gravitational wave

NOvA far detector

The NOvA experiment, best known for its measurements of neutrino oscillations using particle beams from Fermilab accelerators, has been turning its attention to measurements of cosmic phenomena. In a series of results, NOvA reports on neutrinos from supernovae, gravitational-wave events from black hole mergers, muons from cosmic rays, and its search for the elusive monopole.

From Science, Oct. 2, 2020: As U.S. particle physicists start to drum up new ideas for the next decade in a yearlong Snowmass process they have no single big project to push for (or against). Physicists have just started to build the current plan’s centerpiece: The Long-Baseline Neutrino Facility at Fermilab will shoot particles through 1,300 kilometers of rock to the Deep Underground Neutrino Experiment in South Dakota. Fermilab Deputy Director of Research Joe Lykken and Fermilab scientist Vladimir Shiltsev comment on other possible pursuits in high-energy physics.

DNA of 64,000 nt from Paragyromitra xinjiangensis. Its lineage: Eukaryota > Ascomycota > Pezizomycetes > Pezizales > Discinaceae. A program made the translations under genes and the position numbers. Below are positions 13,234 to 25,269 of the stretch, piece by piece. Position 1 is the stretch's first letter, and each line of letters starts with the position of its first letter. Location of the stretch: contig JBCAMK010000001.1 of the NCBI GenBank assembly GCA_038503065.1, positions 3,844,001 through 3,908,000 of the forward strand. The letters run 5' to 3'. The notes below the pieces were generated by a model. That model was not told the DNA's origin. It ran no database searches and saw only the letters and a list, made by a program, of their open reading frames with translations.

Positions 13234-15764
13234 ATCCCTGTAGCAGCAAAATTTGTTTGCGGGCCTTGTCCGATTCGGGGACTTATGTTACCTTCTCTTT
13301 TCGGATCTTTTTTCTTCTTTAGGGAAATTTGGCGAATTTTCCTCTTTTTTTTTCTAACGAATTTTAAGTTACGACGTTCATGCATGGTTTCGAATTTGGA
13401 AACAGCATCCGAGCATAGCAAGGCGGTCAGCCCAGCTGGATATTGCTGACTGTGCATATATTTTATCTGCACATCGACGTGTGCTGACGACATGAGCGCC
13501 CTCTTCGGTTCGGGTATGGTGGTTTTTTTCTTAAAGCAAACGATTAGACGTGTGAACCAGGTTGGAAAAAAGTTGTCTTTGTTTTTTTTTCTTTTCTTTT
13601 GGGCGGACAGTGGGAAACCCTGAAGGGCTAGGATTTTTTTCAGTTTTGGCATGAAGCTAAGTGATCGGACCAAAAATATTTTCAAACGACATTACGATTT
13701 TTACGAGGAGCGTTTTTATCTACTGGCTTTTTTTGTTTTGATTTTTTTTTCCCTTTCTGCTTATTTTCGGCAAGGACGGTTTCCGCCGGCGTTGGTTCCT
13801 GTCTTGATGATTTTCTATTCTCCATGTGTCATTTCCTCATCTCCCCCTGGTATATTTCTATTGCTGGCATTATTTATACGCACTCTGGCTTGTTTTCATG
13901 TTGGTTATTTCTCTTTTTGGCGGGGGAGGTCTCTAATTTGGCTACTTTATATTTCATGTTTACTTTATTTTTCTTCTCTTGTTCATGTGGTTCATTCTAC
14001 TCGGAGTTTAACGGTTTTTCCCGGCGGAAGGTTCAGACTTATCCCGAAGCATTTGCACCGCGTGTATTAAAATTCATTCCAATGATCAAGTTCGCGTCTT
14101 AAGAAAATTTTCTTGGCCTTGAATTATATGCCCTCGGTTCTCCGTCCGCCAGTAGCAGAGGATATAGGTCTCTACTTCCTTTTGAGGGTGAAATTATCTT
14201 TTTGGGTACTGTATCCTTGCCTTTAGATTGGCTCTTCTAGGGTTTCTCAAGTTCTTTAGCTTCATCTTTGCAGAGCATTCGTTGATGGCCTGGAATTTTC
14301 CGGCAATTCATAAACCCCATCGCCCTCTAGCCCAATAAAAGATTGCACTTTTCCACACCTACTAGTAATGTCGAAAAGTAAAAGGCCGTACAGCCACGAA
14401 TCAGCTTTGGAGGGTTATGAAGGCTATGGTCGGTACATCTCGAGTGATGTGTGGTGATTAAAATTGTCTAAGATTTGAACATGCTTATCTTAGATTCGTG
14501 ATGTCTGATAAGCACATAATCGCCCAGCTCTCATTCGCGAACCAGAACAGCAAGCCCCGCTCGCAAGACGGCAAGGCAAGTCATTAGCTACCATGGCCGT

General relativity makes many incredible predictions, but one of the most amazing is how matter can warp space. Rapidly moving heavy objects like black holes can even cause ripples in space-time called gravitational waves. In this 13-minute episode of Subatomic Stories, Fermilab scientist Don Lincoln tells us all about them.

When LIGO and Virgo detected the echoes that likely came from a collision between a black hole and a neutron star, dozens of physicists began a hunt for the signal’s electromagnetic counterpart.